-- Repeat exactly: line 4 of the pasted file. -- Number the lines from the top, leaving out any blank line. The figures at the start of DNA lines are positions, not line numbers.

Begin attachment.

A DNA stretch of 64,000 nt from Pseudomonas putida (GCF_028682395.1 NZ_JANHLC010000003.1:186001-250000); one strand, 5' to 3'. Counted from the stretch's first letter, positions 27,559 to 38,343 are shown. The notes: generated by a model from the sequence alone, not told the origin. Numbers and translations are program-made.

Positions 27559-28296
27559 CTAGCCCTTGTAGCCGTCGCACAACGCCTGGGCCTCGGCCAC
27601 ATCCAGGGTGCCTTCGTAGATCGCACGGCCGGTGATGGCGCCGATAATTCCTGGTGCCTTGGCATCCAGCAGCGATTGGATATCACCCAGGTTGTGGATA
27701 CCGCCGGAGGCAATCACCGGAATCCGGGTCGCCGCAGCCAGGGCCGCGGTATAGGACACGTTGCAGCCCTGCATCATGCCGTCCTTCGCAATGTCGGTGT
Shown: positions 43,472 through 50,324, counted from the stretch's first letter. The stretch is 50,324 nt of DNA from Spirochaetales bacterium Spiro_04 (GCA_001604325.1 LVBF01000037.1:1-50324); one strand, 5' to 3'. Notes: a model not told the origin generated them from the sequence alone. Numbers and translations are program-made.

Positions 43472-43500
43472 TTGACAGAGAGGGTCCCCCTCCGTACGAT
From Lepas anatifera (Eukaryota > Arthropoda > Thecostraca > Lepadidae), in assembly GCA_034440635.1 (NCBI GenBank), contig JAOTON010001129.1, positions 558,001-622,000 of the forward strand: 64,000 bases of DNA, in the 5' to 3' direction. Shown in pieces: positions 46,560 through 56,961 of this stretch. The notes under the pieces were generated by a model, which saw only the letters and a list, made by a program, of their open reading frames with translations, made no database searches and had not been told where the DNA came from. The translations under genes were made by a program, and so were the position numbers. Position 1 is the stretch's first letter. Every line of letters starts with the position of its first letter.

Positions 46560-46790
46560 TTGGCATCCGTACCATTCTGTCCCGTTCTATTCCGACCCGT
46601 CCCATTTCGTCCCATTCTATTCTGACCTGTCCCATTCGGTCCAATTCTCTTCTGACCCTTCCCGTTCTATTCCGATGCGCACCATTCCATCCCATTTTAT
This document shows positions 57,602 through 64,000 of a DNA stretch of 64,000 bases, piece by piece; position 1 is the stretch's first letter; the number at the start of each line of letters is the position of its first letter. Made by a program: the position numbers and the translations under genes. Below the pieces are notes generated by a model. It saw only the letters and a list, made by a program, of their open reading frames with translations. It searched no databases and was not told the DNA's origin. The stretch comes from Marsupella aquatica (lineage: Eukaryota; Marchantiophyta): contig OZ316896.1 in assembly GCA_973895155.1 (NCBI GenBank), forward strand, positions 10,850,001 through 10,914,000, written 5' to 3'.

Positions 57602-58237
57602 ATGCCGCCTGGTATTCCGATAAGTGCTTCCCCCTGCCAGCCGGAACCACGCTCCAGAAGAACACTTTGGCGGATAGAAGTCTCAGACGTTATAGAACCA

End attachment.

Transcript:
27601 ATCCAGGGTGCCTTCGTAGATCGCACGGCCGGTGATGGCGCCGATAATTCCTGGTGCCTTGGCATCCAGCAGCGATTGGATATCACCCAGGTTGTGGATA